By Ken Hamilton firstname.lastname@example.org
Niagara Gazette — Tony Newsome spent 22 years working at the now-shuttered Niagara Community Center on Centre Avenue and Aaron Griffin Way in the city’s North End.
He poured his heart into the building and the children of the surrounding community, children who, like him, spent hours each day inside the center, which is just down the street from his home.
Today, Newsome is awaiting a heart and preparing for a transplant operation he needs to keep him alive. He’s praying for a generous gift of life from a stranger. He feels the same about his beloved community center, which was closed to the public several years ago.
“I remember when the center was filled with life,” he said sadly. “Children running in and out, [me] disciplining them and we serving our community.”
He added that the Doris W. Jones Family Resource Building on Ninth Street has tried to fill the role, “but it is not a community center.”
Friends and family members are hopeful Newsome will get a new heart. He is scheduled to spend a great deal of time at Rochester’s Strong Memorial Hospital awaiting, receiving and recovering from his transplant.
His middle son, Courtney, decided to put on a fundraiser for his dad. He said that it was to help defray some of the costs of his mother’s transportation to and from Rochester, and the necessary stay overnights there. Courtney said the fundraisers will help pull together the communities that his dad had long served, and to unite the hearts of all of the youths and adults whose hearts his father has touched.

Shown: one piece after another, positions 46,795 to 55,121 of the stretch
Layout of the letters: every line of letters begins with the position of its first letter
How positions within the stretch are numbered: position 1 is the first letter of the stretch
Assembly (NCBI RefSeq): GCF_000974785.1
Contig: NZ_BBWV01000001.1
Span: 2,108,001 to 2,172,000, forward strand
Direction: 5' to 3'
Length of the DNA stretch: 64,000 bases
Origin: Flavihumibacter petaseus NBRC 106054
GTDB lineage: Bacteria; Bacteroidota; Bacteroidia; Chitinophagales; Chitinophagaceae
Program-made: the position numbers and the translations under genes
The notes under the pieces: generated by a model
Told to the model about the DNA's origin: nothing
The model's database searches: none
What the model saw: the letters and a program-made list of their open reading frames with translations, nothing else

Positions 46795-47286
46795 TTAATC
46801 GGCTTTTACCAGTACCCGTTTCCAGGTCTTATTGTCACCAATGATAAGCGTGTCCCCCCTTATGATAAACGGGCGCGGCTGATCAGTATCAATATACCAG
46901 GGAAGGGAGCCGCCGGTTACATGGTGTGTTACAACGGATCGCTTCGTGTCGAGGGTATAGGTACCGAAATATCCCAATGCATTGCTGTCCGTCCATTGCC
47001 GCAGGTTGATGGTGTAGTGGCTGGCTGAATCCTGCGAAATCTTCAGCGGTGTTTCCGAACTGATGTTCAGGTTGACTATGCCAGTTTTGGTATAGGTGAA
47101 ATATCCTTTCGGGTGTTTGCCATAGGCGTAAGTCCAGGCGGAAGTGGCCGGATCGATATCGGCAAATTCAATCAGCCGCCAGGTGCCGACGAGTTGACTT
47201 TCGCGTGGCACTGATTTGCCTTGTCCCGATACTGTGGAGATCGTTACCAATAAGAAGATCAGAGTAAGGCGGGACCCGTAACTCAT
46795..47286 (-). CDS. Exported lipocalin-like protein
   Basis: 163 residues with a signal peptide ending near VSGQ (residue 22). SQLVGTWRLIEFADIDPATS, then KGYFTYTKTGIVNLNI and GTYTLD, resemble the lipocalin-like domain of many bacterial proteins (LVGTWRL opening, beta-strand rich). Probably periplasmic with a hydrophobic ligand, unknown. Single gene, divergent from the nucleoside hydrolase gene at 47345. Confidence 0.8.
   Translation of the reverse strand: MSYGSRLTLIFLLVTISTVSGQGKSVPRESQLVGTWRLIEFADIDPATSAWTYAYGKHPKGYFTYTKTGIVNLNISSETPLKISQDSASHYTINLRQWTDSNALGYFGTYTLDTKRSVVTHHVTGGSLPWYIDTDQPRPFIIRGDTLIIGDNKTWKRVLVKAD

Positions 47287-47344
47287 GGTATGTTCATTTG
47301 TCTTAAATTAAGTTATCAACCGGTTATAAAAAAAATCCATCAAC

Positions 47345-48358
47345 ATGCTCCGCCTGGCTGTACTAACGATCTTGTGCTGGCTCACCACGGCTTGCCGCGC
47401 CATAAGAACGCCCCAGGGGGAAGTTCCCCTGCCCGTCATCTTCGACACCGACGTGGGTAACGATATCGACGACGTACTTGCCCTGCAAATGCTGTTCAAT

Courtney, also said that the fundraiser would serve to, “…let him know that he is not in this by himself.”
The first part of the two-part fundraising event is to take place at 5 p.m. today at the Elks Lodge No. 346 at 1805 Factory Outlet Blvd., where tickets are $20 in advance, $25 at the door.
The second part takes place with gospel music and a silent auction at 5 p.m. Saturday at the once Sacred Heart R.C. Church, now the Niagara Falls True Bethel Baptist Church, at 1112 South Ave., and admission is free.
Despite facing a life-threatening operation, Newsome said he has confidence in his doctors and his city, expressing hope that, “… the community can come together to put the Niagara Community Center back together, and to make it good for the kids.”
To bring the center back to life as the thriving heart of a community, Newsome continued, “it will take my friends, neighbors and work associates to come together.”
“It is up to us to help save ourselves,” he added.
When asked that when he recovers, and if the center is reopened, would he like to return and continue his work there.
Newsome grinned and said, “Yeah.”